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From: Stephen Nuchia (snuchia_at_[hidden])
Date: 2008-04-01 15:21:46

> How does the pragma work? Does it disable all warnings, or only
> warnings in subsequent declarations? Does the warning state
> apply when a template class is declared or instantiated?

In Visual Studio 2005 / 2008 (8 & 9) the pragma for warnings takes
effect on the next top-level declaratation; it is essentially
ineffective inside a function or class definition. The binding to spans
of source text appears to be quite robust with respect to compiler
passes; I have not observed any leakage. On the last point, it appears
that if the template definition has a warning disabled, that warning
will not be emitted during instantiation. I could easily be wrong about
that though, I can't recall having looked into it explicitly. But if it
were not the case I believe I would have seen a counterexample by now.

On the other hand, we have seldom disabled warning that are emitted late
in the compiler; anything that takes that much analysis to generate is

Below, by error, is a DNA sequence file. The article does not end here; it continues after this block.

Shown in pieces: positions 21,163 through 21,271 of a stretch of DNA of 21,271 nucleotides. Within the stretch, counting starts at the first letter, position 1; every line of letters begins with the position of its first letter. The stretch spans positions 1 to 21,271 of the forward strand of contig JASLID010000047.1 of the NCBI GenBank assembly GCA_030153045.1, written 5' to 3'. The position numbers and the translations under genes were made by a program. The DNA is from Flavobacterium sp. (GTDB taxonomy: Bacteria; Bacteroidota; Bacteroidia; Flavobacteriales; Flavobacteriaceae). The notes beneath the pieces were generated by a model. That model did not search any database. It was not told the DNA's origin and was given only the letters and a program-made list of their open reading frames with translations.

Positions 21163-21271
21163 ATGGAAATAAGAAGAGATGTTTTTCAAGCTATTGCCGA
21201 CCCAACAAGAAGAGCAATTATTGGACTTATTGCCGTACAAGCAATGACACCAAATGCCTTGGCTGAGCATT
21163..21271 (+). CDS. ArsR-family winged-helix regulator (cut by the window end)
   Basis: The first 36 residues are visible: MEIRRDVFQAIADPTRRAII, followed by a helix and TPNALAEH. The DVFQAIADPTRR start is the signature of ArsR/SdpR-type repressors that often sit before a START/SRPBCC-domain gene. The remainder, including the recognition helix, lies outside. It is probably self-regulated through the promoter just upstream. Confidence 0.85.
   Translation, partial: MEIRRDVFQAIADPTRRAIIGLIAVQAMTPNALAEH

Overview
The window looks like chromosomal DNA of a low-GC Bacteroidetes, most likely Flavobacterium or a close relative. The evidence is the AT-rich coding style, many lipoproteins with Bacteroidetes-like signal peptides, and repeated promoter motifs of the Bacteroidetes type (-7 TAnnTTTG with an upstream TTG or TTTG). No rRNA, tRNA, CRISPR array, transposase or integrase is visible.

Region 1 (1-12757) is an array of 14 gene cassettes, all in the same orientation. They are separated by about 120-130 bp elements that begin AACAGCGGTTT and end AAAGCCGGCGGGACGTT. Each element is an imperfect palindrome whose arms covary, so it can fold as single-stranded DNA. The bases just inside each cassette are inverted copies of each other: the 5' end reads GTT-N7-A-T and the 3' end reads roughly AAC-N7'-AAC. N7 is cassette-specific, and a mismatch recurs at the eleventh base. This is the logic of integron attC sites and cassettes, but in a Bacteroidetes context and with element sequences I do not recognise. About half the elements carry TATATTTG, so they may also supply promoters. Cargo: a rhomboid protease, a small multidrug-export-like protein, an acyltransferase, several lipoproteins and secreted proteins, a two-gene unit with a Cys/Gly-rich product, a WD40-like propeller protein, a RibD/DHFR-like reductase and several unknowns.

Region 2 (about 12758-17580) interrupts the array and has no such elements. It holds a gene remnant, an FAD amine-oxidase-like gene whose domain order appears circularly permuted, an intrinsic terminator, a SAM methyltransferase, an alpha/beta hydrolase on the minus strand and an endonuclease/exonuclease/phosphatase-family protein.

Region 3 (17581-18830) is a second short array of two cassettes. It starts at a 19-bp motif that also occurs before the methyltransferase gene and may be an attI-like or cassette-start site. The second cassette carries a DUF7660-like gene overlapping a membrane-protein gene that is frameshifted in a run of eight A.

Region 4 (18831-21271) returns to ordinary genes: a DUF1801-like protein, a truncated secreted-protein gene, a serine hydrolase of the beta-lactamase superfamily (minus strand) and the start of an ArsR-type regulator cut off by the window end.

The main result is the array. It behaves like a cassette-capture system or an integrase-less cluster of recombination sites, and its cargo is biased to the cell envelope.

usually something you want to fix.

> But what if there is other truly deprecated code? Isn't disabling the
> macro much more specific than disabling all warnings for all
> code?

Yes, much better to use the 3-or-4 macros provided to turn off the
security and POSIX deprecations. The deprecation mechanism is available
to everybody, not just Microsoft, and there are often very good reasons
for using it. Whacking the warning across-the-board throws out the baby
with the bathwater.

The warning in VS2008 associated with the deprecated command-line option
/Wp64 can't be disabled from within the IDE: the flag to disable the
warning gets pasted into the command line after the offending flag so
the warning has been emitted before the disable command is encountered.
There are also some cases where disabling a warning causes the auxiliary
informational "pseudo-warnings" associated with it to be orphaned in the
output stream. Not the worst compiler I've ever used but it does have
its quirks.

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